December 28, 2005

China firm to spend $2.5 bln on renewable power

BEIJING (Reuters) - A Chinese state-owned energy firm plans
to invest at least 20 billion yuan ($2.48 billion) over the
next five years in biomass, garbage treatment and other
alternative energy projects, state media said on Wednesday.

China Energy Conservation Investment Corp. made the plans
to take advantage of a new law promoting renewable energy,
which sets tariffs in favor of non-fossil energy such as wind,
water and solar power and is due to take effect in January.

"We see tremendous business opportunities from the new
law," the China Daily quoted Wang Yi, a senior company
official, as saying.

Coal provides some 70 percent of electricity in China, the
world's second-largest energy consumer and producer of
greenhouse gases.

The state-owned company has started building two wind farms
and a new facility that would harness steam generated from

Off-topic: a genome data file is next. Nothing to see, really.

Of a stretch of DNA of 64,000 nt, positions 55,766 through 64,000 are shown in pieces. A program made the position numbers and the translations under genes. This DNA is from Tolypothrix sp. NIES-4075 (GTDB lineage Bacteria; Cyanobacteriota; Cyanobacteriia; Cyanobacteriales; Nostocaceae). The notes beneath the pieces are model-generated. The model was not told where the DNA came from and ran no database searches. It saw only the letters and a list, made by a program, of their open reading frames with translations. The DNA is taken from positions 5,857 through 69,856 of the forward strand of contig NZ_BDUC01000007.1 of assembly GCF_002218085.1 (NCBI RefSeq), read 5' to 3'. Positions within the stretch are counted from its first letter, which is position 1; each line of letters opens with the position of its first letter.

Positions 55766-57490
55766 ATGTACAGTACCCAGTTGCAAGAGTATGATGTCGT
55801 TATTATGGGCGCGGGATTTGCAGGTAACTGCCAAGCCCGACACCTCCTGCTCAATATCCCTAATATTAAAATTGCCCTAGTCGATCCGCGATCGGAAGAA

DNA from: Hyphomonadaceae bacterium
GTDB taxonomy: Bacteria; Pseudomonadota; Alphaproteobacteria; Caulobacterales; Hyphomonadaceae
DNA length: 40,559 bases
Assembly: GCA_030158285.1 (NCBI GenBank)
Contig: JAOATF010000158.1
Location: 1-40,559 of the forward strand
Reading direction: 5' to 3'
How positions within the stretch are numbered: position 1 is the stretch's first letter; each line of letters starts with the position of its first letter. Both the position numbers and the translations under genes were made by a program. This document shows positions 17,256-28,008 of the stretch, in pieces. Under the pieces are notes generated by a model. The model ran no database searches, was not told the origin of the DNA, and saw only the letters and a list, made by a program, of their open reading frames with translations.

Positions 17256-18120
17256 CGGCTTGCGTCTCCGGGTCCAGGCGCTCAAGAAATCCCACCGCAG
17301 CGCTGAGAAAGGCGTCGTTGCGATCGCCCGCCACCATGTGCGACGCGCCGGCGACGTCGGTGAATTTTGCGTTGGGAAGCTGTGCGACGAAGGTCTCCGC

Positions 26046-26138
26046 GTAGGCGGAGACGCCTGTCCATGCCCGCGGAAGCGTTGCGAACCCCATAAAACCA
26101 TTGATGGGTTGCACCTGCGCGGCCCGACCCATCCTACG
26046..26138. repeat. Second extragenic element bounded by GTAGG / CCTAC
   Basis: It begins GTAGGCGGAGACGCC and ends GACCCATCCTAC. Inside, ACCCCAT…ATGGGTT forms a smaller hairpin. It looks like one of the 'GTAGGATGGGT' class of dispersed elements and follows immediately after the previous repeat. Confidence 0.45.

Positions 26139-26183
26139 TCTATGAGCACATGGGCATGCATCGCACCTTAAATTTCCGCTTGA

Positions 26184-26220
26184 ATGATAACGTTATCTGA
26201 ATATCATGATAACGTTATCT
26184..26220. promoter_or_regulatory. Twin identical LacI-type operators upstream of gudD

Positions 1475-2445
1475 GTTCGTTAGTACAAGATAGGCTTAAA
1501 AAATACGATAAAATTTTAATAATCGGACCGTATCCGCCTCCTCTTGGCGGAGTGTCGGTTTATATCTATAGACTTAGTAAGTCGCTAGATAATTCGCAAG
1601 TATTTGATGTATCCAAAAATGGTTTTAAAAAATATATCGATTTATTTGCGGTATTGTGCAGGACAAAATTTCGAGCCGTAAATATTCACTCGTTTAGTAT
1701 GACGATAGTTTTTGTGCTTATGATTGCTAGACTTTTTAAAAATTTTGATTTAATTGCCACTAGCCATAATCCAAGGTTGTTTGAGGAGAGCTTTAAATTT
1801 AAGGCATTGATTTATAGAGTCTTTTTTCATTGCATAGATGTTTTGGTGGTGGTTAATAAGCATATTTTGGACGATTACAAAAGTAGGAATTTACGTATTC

garbage and sewage treatment to produce power, the newspaper

The firm had budgeted 9 billion yuan to build the
garbage-powered plant underway in eastern China and 10 others
like it in other parts of the country over the next five years,
Wang said.

Another 9 billion yuan would go toward constructing up to
30 biomass energy projects in major agricultural provinces,
which use organic or woody material such as straw to make fuel
or generate power.

China has set a goal of getting 15 percent of its energy
from renewable sources by 2020, though it has acknowledged that
coal will remain its primary source of electricity for decades
to come.